Does Your Dog Have Separation Anxiety? Here is How You Can Help

Whether you’re heading off to work first thing in the morning, running midday errands or heading out to dinner with your spouse, it’s not uncommon to leave your furry companion alone throughout the day. While some whining and general distress may occur upon your departure, if your dog consistently becomes super stressed, nervous or even destructive while you’re away, especially if you’re only gone for brief periods of time, they may suffer from separation anxiety.

Along with causing serious emotional distress, the negative behaviors that result from separation anxiety can be large contributing factors as to why many dogs are returned or rehomed after adoption.


Causes of Separation Anxiety 

While there is no proven cause for separation anxiety in dogs, it’s thought to be caused by factors such as:

  • Change in guardian or family
  • Update in schedule
  • Moving a residence
  • Upsate in household residence

Separation anxiety also tends to occur more in pets that have been adopted later on in life as opposed to puppies. Dogs may also develop separation anxiety when left alone for the first time after being accustomed to constant human presence.


Signs of Separation Anxiety

Separation anxiety can present itself in a number of ways; however, it is often marked by disruptive or destructive behaviors when your dog is left alone. These can include:

  • Accidents (i.e. urinating or defecating inside)
  • Coprophagia (defecating and then eating it)
  • Excessive barking or howling
  • Pacing
  • Chewing
  • Digging
  • Trying to escape

Not only can these cause damage to your home, but, left unchecked, some behaviors can cause self-injury or harm such as broken teeth, cut and scraped paws and damaged nails. If your dog happens to escape while you are away, they risk the possibility of becoming lost, stolen or worse.


It is important to note that separation anxiety and boredom are not the same thing.

Boredom-related incidents occur after your pet has been left alone for extended periods of time (such as an hour or more). If you’re only gone for a short amount of time (such as a half hour) and your dog has exhibited some of the behaviors mentioned above, they are more than likely suffering from separation anxiety rather than boredom.


How You Can Help

Before implementing any sort of behavior modification, consult with your veterinarian to rule out any possible medical conditions that might be contributing to your pup’s disruptive tendencies.

After determining whether your pup is actually suffering from separation anxiety, there are a few actions you can take to help them.

If your dog has a mild case of separation anxiety…Experts recommend counterconditioning. This is the process of implementing positive associations, such as treats or toys, with being alone. To do this, offer a special treat, such as a KONG stuffed with low-fat peanut butter, when leaving the house. Upon your return, remove the treat to establish that your pup will only get the special item when you’re gone. Aside from administering and confiscating their treat, avoid making a big deal of your departures and arrivals.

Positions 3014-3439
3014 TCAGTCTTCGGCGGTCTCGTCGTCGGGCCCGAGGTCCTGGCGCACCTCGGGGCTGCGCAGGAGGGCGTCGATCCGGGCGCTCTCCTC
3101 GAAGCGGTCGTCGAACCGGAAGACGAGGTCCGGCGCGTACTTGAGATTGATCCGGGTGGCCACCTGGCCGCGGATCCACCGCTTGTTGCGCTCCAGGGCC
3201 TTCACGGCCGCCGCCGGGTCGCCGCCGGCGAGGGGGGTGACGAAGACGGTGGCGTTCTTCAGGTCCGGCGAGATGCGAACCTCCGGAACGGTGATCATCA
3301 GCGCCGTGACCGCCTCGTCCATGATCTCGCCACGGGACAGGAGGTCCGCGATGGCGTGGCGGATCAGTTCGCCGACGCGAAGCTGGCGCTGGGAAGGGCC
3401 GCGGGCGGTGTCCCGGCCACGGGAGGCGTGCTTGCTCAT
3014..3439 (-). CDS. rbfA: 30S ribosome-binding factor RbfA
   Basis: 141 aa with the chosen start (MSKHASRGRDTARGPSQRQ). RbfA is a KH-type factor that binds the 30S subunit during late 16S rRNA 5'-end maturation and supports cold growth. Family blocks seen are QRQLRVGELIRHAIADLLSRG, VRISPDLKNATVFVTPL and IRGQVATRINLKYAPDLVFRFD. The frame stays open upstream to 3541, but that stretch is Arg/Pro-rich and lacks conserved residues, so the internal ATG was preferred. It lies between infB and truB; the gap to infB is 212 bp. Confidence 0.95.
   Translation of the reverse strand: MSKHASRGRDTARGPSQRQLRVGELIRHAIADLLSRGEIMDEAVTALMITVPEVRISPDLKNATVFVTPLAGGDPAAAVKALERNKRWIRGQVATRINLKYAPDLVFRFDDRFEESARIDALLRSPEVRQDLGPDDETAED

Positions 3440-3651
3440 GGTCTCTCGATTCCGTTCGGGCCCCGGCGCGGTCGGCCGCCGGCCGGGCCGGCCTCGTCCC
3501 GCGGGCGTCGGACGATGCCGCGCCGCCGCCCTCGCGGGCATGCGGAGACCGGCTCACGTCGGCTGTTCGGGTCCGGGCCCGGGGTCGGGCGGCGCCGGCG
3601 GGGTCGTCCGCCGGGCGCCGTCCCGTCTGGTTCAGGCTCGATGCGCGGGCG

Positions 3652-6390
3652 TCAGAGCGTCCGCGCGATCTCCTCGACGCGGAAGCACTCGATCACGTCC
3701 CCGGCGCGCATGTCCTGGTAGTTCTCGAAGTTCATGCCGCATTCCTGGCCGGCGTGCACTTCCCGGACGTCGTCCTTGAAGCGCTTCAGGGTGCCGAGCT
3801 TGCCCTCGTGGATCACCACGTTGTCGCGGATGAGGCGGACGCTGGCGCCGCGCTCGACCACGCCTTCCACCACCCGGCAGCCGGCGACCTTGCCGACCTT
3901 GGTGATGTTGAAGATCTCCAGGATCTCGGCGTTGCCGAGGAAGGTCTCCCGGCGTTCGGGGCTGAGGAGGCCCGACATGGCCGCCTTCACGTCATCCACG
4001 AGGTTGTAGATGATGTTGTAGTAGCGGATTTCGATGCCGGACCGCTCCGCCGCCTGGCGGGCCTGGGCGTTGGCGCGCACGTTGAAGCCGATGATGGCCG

For more moderate to severe cases…You will have to dedicate a little more time to your dog’s counterconditioning. Start with short separations and gradually increase their duration over the course of weeks and daily sessions.

If your dog becomes anxious or whines when you’re preparing for your departure (i.e. putting on your shoes, grabbing your purse or keys, etc.), gradually ease their anxiety by exposing them to these behaviors and not leaving. For example, you can lace up your sneakers and opt to lounge around the house. While this may take quite a bit of time, it can be an effective step in helping to lessen separation anxiety. Once they become more comfortable with the signs of your departure, you can try leaving for short amounts of time.

Enlist the help of a professional behavioral specialist to help you develop a plan that works best for you and your dog.

Other ways you can help…

Along with behavior modification training, there are a few other practices you can implement.

  • Leave out clothes that smell like you or other family members.
  • If possible, take your dog with you when you leave the house.
  • Arrange for a trusted friend or family member to stay with them while you’re away.
  • Consider dropping your pet off at a dog-sitter or doggy daycare.
  • Look into crate training, but beware – for some dogs, creates can increase anxiety.
  • Make sure your dog receives plenty of exercise throughout the day.
  • Talk to your vet about anti-anxiety medication.


Finally…Remember that your dog’s behavior is caused by stress, not disobedience.

Avoid scolding or punishing your pup to prevent them from becoming even more upset.

At Hi-Standard, we think your best friend deserves to be fed the highest standard of dog food. We have a variety of formulas fit for your pup’s active lifestyle. Questions on which one is best for them? Contact us today!


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